Traffick - The Business of Search Engines & Web Portals
Blog Categories (aka Tags) Archive of Traffick Articles Our Internet Marketing Consulting Services Contact the Traffickers Traffick RSS Feed

Saturday, March 27, 2004

The Case for Infospace + Google

Infospace's seemingly innocuous acquisition of a local online search provider called Switchboard for $160 million in cash may be a harbinger of an impending domino sequence in the local search market and the search engine industry in general.

Along with CitySearch, MSN, AOL, Yahoo, Google, various yellow-pages companies (plus some hangers-on and wannabes), Infospace is one of a short list of real powers in local search. That its recent acquisition was for cash suggests that Infospace believes its stock to be currently undervalued, something you couldn't say for too many Internet companies today.

Google is an emerging player in local search and is attempting to hang on to its status as the #1 search provider in the world. But meanwhile, companies like Yahoo are bulking up and waging battle; and one of the biggest economic powers in the world, Microsoft, is getting ready with its own strategy. There is going to be no tougher area to consolidate than local search; it will likely remain a fractured affair. But the company that sees the opportunity to roll up undervalued properties in this area will reap significant capital gains in the future. Thus far, Google's main idea seems to be to build their own products and expect that users will like them and growth will ensue. Maybe so, but going up against major competition, it probably wouldn't hurt to buy a little insurance.

The disadvantages of Google's slow march to an IPO, coupled with an understandable "we'd rather build than buy" mentality (though Google has certainly snapped up some cool assets for cheap), may now be growing more apparent. Every time Yahoo takes another key revenue generator off the table, such as Kelkoo, it consolidates its position. This month's issue of Fortune magazine cites Yahoo as #831 on the Fortune list, but with just one or two more Kelkoo-scale acquisitions, and continued growth, it will crack #500 far ahead of the schedule Fortune projects.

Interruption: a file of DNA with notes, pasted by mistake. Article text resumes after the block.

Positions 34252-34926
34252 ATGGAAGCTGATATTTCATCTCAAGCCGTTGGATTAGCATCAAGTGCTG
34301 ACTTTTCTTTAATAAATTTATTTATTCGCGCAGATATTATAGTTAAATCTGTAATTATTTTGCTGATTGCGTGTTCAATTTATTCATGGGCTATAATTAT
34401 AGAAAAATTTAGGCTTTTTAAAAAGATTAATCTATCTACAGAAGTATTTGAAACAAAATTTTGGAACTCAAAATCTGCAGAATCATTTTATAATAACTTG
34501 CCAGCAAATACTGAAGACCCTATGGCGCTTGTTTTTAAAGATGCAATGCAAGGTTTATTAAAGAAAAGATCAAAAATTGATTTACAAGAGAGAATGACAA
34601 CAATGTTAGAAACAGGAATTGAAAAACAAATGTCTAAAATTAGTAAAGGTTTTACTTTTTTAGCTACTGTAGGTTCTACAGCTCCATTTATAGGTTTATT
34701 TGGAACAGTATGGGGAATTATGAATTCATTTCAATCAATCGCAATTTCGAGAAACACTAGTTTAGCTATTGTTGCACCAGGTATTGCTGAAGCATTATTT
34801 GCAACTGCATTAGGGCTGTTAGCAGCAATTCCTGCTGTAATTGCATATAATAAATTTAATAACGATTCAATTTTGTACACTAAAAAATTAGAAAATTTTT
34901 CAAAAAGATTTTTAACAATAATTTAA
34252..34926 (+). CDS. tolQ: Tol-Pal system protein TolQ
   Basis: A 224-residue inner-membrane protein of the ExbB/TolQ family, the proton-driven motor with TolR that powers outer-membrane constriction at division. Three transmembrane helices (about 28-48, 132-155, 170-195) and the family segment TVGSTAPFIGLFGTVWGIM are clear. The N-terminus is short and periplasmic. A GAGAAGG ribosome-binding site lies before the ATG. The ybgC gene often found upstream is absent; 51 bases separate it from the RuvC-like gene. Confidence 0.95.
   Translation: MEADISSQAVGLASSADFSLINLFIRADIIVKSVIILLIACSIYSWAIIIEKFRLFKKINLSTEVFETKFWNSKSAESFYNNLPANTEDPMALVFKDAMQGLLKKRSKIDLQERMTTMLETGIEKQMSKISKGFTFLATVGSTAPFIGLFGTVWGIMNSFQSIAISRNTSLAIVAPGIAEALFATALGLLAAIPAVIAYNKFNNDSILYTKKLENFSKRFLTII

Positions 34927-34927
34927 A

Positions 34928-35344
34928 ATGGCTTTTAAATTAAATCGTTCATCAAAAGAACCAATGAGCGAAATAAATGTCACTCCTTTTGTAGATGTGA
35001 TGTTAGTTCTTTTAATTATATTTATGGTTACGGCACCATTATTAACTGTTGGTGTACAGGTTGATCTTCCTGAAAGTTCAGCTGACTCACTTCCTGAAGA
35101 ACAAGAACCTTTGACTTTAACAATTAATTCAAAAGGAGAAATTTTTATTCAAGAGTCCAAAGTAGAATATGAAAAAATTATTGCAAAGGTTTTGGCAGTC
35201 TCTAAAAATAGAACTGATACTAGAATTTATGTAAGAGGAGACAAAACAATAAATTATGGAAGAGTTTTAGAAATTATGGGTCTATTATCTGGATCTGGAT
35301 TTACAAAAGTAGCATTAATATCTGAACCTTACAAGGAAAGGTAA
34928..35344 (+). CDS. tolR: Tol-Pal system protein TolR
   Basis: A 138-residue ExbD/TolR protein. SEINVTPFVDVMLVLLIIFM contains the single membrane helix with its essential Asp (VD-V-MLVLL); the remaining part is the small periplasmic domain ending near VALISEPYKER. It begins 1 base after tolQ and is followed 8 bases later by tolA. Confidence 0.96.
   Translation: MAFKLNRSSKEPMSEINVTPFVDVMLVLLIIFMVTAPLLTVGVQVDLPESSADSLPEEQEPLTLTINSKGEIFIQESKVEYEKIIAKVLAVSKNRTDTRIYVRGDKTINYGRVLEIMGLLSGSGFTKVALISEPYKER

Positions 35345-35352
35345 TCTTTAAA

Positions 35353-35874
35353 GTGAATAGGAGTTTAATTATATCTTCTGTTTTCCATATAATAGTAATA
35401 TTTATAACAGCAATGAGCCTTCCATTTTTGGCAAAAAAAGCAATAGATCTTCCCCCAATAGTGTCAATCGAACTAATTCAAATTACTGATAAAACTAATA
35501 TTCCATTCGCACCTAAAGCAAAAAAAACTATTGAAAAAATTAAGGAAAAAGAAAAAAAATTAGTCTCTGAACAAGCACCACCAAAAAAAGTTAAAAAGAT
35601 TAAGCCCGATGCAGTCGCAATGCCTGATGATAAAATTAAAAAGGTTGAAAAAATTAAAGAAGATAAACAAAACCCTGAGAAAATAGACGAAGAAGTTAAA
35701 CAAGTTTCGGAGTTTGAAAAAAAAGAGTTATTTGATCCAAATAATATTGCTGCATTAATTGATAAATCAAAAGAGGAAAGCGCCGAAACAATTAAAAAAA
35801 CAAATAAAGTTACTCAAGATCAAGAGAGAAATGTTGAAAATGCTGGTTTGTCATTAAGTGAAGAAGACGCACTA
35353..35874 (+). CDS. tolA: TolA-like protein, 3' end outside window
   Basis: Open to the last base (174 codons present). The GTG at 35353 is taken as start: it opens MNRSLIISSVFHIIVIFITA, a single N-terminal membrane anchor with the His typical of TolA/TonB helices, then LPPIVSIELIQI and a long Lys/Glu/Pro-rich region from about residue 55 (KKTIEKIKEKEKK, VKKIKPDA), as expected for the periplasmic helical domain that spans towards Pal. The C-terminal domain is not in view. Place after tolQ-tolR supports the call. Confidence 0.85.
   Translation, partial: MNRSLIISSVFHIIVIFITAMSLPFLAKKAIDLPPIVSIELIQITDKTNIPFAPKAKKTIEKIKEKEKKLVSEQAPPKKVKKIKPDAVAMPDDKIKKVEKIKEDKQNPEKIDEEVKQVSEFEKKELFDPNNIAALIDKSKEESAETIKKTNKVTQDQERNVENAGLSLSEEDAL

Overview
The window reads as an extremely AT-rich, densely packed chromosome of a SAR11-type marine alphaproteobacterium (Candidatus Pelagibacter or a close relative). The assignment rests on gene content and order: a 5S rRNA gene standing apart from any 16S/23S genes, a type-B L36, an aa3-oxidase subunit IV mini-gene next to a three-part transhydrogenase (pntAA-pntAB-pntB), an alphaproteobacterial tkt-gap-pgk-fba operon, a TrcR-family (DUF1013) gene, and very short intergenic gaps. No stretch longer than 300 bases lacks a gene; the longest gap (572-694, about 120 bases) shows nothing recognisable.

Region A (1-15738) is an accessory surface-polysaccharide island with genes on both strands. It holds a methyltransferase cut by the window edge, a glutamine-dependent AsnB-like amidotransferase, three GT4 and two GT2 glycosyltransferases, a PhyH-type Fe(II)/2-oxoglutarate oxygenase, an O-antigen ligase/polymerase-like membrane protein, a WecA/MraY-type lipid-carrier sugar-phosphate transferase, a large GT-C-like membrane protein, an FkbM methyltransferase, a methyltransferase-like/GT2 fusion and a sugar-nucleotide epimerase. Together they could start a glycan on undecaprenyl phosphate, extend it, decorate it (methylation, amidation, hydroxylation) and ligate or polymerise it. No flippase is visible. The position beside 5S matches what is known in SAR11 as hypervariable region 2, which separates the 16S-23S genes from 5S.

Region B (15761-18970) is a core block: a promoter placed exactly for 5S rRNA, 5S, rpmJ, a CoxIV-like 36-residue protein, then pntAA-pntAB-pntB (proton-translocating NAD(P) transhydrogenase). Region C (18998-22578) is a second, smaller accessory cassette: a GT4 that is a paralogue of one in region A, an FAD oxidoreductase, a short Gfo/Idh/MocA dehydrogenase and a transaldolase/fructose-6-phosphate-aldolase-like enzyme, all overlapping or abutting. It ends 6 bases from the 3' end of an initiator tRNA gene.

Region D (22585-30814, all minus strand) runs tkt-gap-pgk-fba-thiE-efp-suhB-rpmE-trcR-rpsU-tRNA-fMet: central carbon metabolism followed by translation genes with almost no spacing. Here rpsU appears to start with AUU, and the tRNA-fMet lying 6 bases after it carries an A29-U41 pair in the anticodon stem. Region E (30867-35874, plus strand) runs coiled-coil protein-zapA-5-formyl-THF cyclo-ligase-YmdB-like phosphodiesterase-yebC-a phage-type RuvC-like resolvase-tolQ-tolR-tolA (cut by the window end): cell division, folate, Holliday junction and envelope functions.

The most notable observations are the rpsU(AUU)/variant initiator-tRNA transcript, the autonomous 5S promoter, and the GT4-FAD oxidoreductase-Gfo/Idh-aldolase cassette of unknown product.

Google, therefore, needs to consider whether size does indeed matter, particularly in the hotly contested local search market. Infospace could offer some insurance. Instead of Google (post-IPO) acquiring small pieces of Infospace (unlikely since it is going to be difficult to pry prime local listings assets from any of their owners, Infospace included), Google could acquire the whole company. Infospace has an impressive list of valuable assets in search and other areas, some of them arguably underutilized or forgotten. These include, of course, popular metasearch properties which could potentially be reinvigorated under Google's watch. (There are also wireless technologies and lines of business that could be either deemed valuable to the business of a global search leader, or simply sold off.)